This Day in History – 20 Elul/September 15

The chart explaining which marriages were allowed according to the Nuremberg Race Laws.
The chart explaining which marriages were allowed according to the Nuremberg Race Laws.

In 5154/1394, the French King, Charles VI, ordered the expulsion of all Jews.

In 5702/1942, the ghetto of Mir was liquidated.


 

Yahrtzeiten

5350/1590, Harav Yehudah Muskato, zt”l, mechaber of Nefutzos Yehudah

5474/1714, Harav Shimon Reisher, zt”l, mechaber of Minchas Yehudah.

5702/1942, Harav Avraham Weinberg of Stutchin, zt”l, mechaber of Reishis Bikurim

5729/1969, Harav Yosef Shlomo Kahaneman, zt”l, the Ponovezher Rav

5730/1970, Harav Eliyahu Lopian, zt”l.


 

5756/1996, Harav Moshe Aryeh Freund, zt”l, Gaavad of the Eidah Hachareidis Of Yerushalayim

Harav Moshe Aryeh Freund was born in 5664/1904 in the Hungarian town of Honiad, where his father Harav Yisrael served as Av Beis Din. His paternal grandfather was Harav Avraham Yehoshua Freund, the Naszoider Rav.

His mother was the daughter of Harav Zev Goldberger, the Rav of Honiad. He was a descendant of the Rema, the Maharshal, the Shach and the Beis Yosef.

At 16 he married the daughter of Harav Baruch Goldberger, a distant relative.

Before World War II, Reb Moshe Aryeh was Rosh Yeshivah in the Hungarian town of Satu Mare.

The Nazis arrested him and his entire family in 1944. The family was deported to Auschwitz, where only Reb Moshe Aryeh survived; his wife and all his nine children died there at the hands of the Nazis. Hashem yinkom damam.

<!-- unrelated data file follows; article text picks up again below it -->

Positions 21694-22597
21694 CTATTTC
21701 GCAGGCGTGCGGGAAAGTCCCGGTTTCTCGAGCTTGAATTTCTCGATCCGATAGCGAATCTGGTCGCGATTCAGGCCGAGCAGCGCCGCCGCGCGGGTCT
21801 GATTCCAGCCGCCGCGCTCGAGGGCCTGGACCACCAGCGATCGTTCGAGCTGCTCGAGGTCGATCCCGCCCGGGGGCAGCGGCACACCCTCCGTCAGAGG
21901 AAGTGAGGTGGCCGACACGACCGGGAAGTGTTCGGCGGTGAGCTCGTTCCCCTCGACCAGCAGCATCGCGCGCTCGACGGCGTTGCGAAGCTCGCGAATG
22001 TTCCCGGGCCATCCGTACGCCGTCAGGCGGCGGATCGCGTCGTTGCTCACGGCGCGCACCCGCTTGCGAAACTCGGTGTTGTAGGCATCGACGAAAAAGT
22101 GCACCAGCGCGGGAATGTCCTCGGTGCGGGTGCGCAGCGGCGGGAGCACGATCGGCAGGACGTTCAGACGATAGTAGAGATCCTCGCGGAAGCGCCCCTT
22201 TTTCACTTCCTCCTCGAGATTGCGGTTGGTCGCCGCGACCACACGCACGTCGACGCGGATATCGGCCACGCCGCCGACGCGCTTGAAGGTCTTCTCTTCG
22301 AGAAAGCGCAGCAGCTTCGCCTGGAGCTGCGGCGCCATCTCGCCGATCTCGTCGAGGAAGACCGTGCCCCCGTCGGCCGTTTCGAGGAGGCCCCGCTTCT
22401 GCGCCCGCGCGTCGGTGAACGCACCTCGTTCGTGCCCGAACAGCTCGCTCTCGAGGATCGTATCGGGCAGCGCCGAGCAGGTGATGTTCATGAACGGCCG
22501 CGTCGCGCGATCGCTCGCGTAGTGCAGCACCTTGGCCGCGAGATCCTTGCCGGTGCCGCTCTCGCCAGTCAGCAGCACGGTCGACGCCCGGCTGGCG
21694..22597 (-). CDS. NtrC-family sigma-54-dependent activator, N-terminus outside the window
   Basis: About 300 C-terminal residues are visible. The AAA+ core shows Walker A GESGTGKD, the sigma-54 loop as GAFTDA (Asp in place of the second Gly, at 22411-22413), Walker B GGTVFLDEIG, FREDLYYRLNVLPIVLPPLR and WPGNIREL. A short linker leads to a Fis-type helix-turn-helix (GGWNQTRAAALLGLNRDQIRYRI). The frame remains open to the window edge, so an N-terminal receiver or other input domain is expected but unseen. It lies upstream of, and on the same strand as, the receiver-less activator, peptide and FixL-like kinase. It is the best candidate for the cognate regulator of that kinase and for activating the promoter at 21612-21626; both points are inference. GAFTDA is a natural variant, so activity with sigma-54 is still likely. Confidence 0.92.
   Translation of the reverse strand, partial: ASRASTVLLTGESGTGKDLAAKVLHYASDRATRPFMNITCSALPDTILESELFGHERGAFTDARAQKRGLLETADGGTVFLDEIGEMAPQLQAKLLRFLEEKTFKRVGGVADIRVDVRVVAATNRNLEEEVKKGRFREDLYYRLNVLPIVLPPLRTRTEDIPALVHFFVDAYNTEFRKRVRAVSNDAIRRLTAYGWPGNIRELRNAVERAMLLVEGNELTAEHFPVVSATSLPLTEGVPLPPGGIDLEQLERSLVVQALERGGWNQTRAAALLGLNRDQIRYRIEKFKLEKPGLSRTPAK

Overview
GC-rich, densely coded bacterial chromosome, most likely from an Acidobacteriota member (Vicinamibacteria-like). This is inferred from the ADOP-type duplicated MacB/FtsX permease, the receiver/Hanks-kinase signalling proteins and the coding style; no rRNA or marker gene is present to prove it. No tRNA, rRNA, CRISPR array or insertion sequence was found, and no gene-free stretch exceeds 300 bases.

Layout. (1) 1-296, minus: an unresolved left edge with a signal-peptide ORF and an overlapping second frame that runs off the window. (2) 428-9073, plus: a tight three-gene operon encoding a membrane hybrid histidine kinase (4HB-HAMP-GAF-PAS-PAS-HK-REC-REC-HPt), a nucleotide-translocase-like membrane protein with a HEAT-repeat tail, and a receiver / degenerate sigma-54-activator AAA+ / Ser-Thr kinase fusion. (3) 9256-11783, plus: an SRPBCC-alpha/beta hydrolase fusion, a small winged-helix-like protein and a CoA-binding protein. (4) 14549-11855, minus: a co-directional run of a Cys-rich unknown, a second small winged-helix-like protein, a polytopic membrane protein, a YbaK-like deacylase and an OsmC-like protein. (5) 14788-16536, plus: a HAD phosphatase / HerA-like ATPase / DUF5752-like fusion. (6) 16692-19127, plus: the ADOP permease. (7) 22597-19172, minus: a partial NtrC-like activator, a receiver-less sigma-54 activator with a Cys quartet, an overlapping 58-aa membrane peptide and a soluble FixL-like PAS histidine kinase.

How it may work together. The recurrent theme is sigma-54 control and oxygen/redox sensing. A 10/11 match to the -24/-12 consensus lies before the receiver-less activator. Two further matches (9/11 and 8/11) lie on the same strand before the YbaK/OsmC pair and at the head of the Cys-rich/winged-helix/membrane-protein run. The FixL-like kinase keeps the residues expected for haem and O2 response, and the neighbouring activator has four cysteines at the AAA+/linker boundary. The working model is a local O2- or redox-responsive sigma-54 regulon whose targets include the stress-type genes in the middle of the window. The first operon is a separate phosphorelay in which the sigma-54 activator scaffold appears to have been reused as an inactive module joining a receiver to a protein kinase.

In 5711/1951 Reb Moshe Aryeh moved to Eretz Yisrael, settling in Yerushalayim, where he became the Rav of the Satmar community. He was also Rosh Yeshivah of Yeshivas Yetev Lev, the Satmar yeshivah in Yerushalayim.

Following the petirah of the Satmar Rebbe on 26 Av 5739/1979, Reb Moshe Aryeh was elected Rosh Av Beis Din (Raavad) of the Eidah Hachareidis in Yerushalayim.

After the petirah of Harav Yitzchak Yaakov Weiss in Sivan 5749/1989, Reb Moshe Aryeh was appointed Gaon Av Beis Din (Gaavad) of the Eidah Hachareidis, a position he held until his petirah.

In his later years, fondly known as the Yerushalymer Rav, he was considered a Rebbe. Despite having Satmar leanings, Reb Moshe Aryeh was close with all Gedolei Harabbanim and Gedolei Hachassidus.

Reb Moshe Aryeh was niftar on 20 Elul 5756/1996 at 92 and was buried on Har Hazeisim. He left no children.

Reb Moshe Aryeh was the mechaber of Ateres Yehoshua on the Torah.

Mosdos were named after him in Yerushalayim and in Beit Shemesh: Kiryas Harema, Rema standing for Reb Moshe Aryeh.

Zecher tzaddik livrachah.


 

Sept. 15

In 1776, British forces occupied New York City during the American Revolution.

In 1857, William Howard Taft — who served as President of the United States and as U.S. chief justice — was born in Cincinnati, Ohio.

In 1887, the city of Philadelphia launched a three-day celebration of the 100th anniversary of the Constitution of the United States.

In 1935, the Nuremberg Laws deprived German Jews of their citizenship.

In 1950, during the Korean conflict, United Nations forces landed at Inchon in the south and began their drive toward Seoul (sohl).

In 1972, a federal grand jury in Washington indicted seven men in connection with the Watergate break-in.

In 1989, Pulitzer Prize-winning author Robert Penn Warren, the first poet laureate of the United States, died in Stratton, Vermont, at age 84.